Jesus was born in Bethlehem so he could claim the throne of his father David. David had been promised a son who would rule an eternal kingdom (II Samuel 7). Solomon does not match the son described to David—Solomon became king while David was still alive (v. 12), although Solomon sinned he was never disciplined with stripes and rods (v. 14), and after ruling for forty years, Solomon died, and his kingdom was divided—it was not eternal (v. 16). Jesus fulfilled all the requirements of the Son of David and remains a true Son to God the Father (v. 14). Though he did not sin, he took upon himself the sins of the world and was treated accordingly, including the stripes and rods borne by Roman soldiers.

But Bethlehem was more than the hometown of David and therefore of his descendants. The name of the town means “house of bread,” and it became the birthplace of the Bread of Life, the Living Bread that (like manna) comes down out of heaven (John 6). After he was born, Jesus was placed in a manger, a trough from which sheep eat, signaling that the Good Shepherd would feed his sheep with his own body (I Corinthians 10 & 11).

The wise men bearing gifts who were guided by a star probably knew the prophecy of the Gentile prophet Balaam, who said in the days of Moses, “I see him, but not now; I behold him, but not near; a star shall come out of Jacob, and a scepter shall rise out of Israel” (Numbers 24:17). The wise men knew that the King of the Jews, whose birth was signaled by that star, would also be a priest and a sacrifice, so they honored him with royal and priestly gifts.

All the Old Testament descriptions of the Messiah add up to more than a checklist of things God had to do, or ways to identify the Messiah when he came. They were given as instruction to the saints of Israel, so they could believe in the coming Savior and have a place in his eternal kingdom. They remain for our instruction today, expanding upon what was written by the apostles to describe Jesus as Savior. God’s Bible is full of rich interconnections which never stop teaching us about the glory and grace of God, who came among us to be one of us, to rescue us, and to claim us for his kingdom. J.

Prophecy and fulfillment

We people move one direction in time, from past to present and from present to future. Sometimes we forget that God sees all history at a glance and that he can jump into any time as he chooses. When we speak of prophecy, our descriptions sometimes miss the mark because we have forgotten that God is timeless.

We say that God knows everything, including the future. Of course God knows everything, but the future is not something he foreknows as much as something he already sees. Worse, sometimes people picture God fulfilling prophecy as if he was checking items off a list: “Let’s see—born of a virgin? check. Born in Bethlehem? check. Honored by Gentiles? check. Called out of Egypt? Let’s see how I can get him into Egypt so I can bring him home again.”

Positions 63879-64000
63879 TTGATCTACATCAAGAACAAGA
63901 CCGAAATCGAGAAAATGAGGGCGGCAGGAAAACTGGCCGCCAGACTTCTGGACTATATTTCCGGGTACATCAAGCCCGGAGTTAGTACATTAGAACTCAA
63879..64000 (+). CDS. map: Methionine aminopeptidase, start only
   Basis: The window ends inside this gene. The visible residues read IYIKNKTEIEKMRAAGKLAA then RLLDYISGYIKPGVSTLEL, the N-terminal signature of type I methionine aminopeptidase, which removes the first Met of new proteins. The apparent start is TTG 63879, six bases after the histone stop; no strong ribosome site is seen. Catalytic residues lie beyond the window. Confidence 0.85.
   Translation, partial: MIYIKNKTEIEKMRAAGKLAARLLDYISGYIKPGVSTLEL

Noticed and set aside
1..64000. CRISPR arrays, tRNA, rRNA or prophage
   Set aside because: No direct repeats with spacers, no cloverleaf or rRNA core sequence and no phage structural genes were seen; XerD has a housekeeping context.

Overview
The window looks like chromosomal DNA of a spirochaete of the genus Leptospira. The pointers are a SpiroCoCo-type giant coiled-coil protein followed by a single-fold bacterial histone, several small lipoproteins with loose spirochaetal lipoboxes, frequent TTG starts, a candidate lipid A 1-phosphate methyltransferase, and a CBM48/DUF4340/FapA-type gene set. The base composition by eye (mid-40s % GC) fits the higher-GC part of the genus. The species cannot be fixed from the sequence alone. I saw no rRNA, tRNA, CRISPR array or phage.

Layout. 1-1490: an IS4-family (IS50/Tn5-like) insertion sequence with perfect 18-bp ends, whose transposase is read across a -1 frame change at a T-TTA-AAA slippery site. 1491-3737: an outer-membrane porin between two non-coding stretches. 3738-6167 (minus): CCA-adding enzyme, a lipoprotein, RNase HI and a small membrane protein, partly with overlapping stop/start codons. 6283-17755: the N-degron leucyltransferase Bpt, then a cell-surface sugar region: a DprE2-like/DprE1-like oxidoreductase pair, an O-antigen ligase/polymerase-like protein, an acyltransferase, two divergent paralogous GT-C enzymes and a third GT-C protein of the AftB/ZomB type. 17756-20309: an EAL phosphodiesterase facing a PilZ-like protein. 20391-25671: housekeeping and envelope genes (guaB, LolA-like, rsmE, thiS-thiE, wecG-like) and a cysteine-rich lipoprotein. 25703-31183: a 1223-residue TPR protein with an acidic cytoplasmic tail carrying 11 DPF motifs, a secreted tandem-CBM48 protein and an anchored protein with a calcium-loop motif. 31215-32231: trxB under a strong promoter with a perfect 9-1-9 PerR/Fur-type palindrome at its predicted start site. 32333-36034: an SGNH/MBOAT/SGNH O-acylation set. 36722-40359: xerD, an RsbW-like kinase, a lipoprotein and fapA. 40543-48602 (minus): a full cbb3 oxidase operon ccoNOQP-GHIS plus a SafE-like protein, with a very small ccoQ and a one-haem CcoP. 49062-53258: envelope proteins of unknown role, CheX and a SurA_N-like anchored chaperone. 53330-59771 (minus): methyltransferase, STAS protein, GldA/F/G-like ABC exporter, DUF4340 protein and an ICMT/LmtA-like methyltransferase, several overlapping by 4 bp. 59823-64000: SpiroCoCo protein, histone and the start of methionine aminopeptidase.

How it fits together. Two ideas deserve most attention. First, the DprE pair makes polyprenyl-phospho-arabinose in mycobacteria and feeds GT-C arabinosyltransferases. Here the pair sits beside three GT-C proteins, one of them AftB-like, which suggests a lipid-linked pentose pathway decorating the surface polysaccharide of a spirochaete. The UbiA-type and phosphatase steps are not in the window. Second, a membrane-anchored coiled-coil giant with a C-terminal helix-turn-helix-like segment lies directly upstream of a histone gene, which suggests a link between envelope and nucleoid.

When God spoke to the prophets about future events, God was describing things he had already experienced. He never had to figure out how to fulfill a prophecy. As far as God was concerned, he was talking about things that had already happened. When God described Judas’ betrayal of Christ, he was not foreordaining that Christ would be betrayed by a certain man. He was telling what had already happened, the betrayal that Judas chose freely to perform. David and Isaiah wrote about the crucifixion of Jesus, and Jesus predicted his own crucifixion, but the priests and elders did not think of sending Jesus to the cross until Governor Pilate offered them a choice—to free Jesus or to free a terrorist named Barabbas. When the crowd chose Barabbas, they then began demanding that Jesus be sent to the cross, which was to have been the execution of Barabbas.

The focus of the Old Testament prophecies was always the rescue mission performed by Jesus. Trying to predict our future based on Biblical prophecies is pointless, not because the prophecies are unreliable, but because they have already been fulfilled. What of Judgment Day? That Day will come, as hurricanes and earthquakes remind us, but the propheciesabout that Day were met nearly two thousand years ago. As the Son of God was hanging on a cross, the sun went dark and the earth shook, even as the prophets had described. The Father’s judgment was poured on Jesus that day, which is why Christians need not fear the coming Judgment Day. Our judgment and our rescue have already been accomplished.

The book of Revelation describes a battle at a place called Armageddon. That name, Armageddon, means the heights of Megiddo. Megiddo is an ancient city built upon a plain. Several key battles were fought upon that plain, including the battle in which King Josiah was killed. The picture of all the nations of the world gathering to fight on the heights of Megiddo (which do not exist) is an image of the world-wide rebellion of sinners. That rebellion began in Eden when Adam and Eve ate the forbidden fruit. It still rages today. It will end when Jesus appears in glory, and it will end without a bomb exploding or a shot being fired. That is the case, not because of some future event, but because of the victory Jesus won over sin and evil while nailed to the cross.

All the prophecies of the Bible are fulfilled in the life and death and resurrection of Jesus. If he should appear in glory this afternoon to raise the dead and call all people to judgment, no one could say to him, “But wait! You can’t do this yet! Something else has to happen first!” For this reason, Christians prepare themselves for the glorious appearance of Christ every day, even while we make plans for tomorrow and next year and the more distant future. We have one foot in each world—we live in this world and deal with it, while we also are citizens of the kingdom of heaven.

We read the New Testament to learn about Jesus. We also read the Old Testament to learn about Jesus. The sacrifices and holidays of the Old Testament were lessons about Jesus. Moses and the prophets wrote about Jesus. Even the commandments of God are descriptions of the perfect, sinless life Jesus lived for our redemption. It’s all about Jesus, and for us, all the news is good news. J.